How Belonging at the Y Helped Restore a Man’s Health and Hope

September 08, 2017


Carlos Montenegro suffered a stroke about a year and a half ago. He then decided to return to the Y, where he found encouragement and camaraderie from staff and members. Today, he can walk up to 4 miles per hour when before it was only 1 mile."

Carlos Montenegro has been a member of the Elmhurst YMCA since his now-grown children were in grade school. He always enjoyed working out but it was only after a stroke a year and a half ago that he learned just how essential the Y community would be to his fitness, wellness and happiness.

After staying in the hospital for ten weeks after his stroke, Carlos felt that he was not recovering as well as he hoped he would and he felt lonely and isolated. It was difficult for him to walk or move his left arm without assistance. He then decided that he would return to the Y and start his workouts again.

Because of his previous experience of working out, Carlos felt comfortable in setting his goals and exercise plans. Even so, trainers and staff at the Y noticed his frequent visits and often provided tips and encouragement. “Any questions I had, I knew they’d tell me what to do,” Carlos says. “I don’t have any words, they were so nice to me.” He felt heartened knowing that people were cheering him on and he felt motivated to come to the Y almost daily and continue his challenging road to recovery.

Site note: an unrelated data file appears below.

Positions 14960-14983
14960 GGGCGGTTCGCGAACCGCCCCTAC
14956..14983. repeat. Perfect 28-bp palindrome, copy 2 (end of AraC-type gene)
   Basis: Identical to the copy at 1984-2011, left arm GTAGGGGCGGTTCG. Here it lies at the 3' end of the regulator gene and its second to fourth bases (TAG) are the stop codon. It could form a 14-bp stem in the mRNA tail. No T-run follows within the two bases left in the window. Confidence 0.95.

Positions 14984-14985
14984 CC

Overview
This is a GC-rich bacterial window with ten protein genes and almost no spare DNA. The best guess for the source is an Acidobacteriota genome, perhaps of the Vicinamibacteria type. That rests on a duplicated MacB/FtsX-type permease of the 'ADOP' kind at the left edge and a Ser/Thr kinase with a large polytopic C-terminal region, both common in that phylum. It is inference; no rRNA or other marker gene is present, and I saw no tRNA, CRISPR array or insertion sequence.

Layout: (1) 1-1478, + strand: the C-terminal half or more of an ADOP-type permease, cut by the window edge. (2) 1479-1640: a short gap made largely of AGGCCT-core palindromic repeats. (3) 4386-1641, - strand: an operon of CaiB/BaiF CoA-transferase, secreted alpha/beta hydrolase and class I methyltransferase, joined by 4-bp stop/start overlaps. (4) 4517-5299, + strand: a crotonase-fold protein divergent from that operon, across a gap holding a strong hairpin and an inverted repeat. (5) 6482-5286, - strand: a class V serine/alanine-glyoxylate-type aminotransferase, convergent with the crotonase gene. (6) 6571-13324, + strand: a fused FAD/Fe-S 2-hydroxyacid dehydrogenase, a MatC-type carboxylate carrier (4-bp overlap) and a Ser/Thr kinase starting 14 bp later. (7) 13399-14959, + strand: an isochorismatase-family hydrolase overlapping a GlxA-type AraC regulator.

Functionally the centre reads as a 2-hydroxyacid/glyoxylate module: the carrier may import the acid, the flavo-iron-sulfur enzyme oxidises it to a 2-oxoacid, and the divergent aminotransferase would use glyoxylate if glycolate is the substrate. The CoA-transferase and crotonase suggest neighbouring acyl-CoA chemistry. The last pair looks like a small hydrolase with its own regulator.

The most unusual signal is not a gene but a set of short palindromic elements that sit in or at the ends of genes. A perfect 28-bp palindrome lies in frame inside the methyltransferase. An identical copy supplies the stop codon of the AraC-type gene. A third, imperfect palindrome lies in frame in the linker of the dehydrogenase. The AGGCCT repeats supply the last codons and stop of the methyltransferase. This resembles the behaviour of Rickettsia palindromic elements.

“The ladies at the front desk were outstanding to me. They told me to go to the swimming pool and start going to the classes and doing extra work myself, and it turned out to be great again.” Carlos had never integrated swimming into his usual workout routine before his stroke; now it’s an important part of it.

Today, Carlos estimates his recovery to be about 95% and he is able to walk four miles per hour on the treadmill and is even considering running again, when before, as a cause of the stroke, he was only able to walk one mile. His progress in the weight room is equally dramatic. “My left arm was completely paralyzed. Now at the Y, I pull cables and lift weights. I started with two or three pounds and now I can pull twenty and forty pounds easily.”

The camaraderie and encouragement of the staff has been a crucial part of Carlos’ recovery. “Without their encouragement I don’t know what I’d do.”

Carlos is paying it forward now by talking to people about the signs of a stroke and about the value of eating right—and of persevering despite obstacles. He says he has befriended another man at the Y who is recovering from a stroke. “I keep pushing him and making him laugh,” Carlos says. “I tell him not to give up, to come every day.”